# config.require_master_key = true

# Disable serving static files from the /public folder by default since
# Apache or NGINX already handles this.
config.public_file_server.enabled = ENV['RAILS_SERVE_STATIC_FILES'].present?

# Compress JavaScripts and CSS.
config.assets.js_compressor = :uglifier
# config.assets.css_compressor = :sass

# Do not fallback to assets pipeline if a precompiled asset is missed.
config.assets.compile = true
config.serve_static_assets = true

# config.assets.precompile and config.assets.version have moved to config/initializers/assets.rb

# Enable serving of images, stylesheets, and JavaScripts from an asset server.
# config.action_controller.asset_host = 'http://assets.example.com'

# config.action_dispatch.x_sendfile_header = 'X-Sendfile' # for Apache
# config.action_dispatch.x_sendfile_header = 'X-Accel-Redirect' # for NGINX

# Store uploaded files on the local file system (see config/storage.yml for options)
config.active_storage.service = :local

# Mount Action Cable outside main process or domain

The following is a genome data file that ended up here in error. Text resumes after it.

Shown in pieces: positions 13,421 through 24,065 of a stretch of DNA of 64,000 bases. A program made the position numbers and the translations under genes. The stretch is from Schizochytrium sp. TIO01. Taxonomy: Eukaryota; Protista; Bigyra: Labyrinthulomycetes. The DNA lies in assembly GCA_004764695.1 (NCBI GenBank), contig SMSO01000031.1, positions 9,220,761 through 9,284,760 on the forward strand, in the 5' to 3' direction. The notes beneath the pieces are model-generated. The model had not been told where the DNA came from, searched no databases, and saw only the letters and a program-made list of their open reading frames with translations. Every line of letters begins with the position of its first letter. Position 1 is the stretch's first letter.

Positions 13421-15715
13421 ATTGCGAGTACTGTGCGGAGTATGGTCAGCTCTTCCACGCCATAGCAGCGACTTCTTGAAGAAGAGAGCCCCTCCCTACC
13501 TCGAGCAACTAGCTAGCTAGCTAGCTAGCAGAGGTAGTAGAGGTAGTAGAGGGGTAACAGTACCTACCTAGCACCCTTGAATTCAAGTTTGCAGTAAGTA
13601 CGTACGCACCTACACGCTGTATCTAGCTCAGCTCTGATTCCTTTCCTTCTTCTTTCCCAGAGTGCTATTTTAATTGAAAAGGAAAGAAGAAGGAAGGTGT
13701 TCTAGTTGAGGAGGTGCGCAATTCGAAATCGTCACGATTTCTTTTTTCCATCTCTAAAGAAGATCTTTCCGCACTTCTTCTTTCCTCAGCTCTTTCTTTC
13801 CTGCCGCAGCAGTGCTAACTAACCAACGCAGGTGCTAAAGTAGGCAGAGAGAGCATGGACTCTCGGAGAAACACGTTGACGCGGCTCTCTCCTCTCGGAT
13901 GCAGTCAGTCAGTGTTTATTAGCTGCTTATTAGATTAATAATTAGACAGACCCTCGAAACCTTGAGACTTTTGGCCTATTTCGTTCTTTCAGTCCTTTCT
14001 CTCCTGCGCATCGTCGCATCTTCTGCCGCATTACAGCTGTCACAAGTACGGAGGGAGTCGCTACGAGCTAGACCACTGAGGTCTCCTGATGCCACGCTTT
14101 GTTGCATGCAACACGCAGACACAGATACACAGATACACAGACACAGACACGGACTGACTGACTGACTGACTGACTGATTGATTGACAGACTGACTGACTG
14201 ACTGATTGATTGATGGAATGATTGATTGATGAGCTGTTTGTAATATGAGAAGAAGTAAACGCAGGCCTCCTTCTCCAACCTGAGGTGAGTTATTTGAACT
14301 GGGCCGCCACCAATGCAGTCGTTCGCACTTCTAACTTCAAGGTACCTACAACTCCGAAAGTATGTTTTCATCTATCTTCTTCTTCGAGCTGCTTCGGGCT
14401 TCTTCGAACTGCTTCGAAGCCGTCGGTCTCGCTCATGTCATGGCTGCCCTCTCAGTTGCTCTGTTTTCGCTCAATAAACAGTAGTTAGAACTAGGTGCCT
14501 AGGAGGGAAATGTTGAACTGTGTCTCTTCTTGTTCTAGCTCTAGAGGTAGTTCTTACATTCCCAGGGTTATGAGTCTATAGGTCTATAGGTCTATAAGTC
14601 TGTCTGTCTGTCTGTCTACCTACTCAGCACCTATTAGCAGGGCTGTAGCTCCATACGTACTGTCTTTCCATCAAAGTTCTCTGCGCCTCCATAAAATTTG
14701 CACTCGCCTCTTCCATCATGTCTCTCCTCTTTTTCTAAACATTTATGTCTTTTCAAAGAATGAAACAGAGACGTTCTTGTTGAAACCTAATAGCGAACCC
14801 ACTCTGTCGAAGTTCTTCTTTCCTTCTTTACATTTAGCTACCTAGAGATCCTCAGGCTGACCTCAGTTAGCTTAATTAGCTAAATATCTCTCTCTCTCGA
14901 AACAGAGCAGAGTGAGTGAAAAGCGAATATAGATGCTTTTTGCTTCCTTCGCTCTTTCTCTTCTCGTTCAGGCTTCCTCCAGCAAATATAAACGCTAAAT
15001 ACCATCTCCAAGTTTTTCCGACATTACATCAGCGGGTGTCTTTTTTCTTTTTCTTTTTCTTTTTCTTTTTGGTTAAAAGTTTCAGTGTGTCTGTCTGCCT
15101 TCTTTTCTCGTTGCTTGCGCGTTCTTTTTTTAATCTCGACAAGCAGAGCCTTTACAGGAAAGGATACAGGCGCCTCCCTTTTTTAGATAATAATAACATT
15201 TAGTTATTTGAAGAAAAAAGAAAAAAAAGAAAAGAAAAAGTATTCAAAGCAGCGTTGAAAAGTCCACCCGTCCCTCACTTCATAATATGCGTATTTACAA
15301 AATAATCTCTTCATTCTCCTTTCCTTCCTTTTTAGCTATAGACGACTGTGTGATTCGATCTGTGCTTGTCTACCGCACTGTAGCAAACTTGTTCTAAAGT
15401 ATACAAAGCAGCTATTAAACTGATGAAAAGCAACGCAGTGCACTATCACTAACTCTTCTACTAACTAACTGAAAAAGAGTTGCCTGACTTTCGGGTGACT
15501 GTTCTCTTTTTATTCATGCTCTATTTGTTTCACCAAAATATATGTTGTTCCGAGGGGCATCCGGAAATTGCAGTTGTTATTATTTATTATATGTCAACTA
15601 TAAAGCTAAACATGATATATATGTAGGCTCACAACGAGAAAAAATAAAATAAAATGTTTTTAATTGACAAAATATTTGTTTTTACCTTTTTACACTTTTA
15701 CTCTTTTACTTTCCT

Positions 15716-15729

# config.action_cable.mount_path = nil
# config.action_cable.url = 'wss://example.com/cable'
# config.action_cable.allowed_request_origins = [ 'http://example.com', /http:\/\/example.*/ ]

# config.force_ssl = true

# Use the lowest log level to ensure availability of diagnostic information
# when problems arise.
config.log_level = :debug

# Prepend all log lines with the following tags.
config.log_tags = [ :request_id ]

# Use a different cache store in production.
# config.cache_store = :mem_cache_store

# Use a real queuing backend for Active Job (and separate queues per environment)
# config.active_job.queue_name_prefix = "BookOfSecretWords_#{Rails.env}"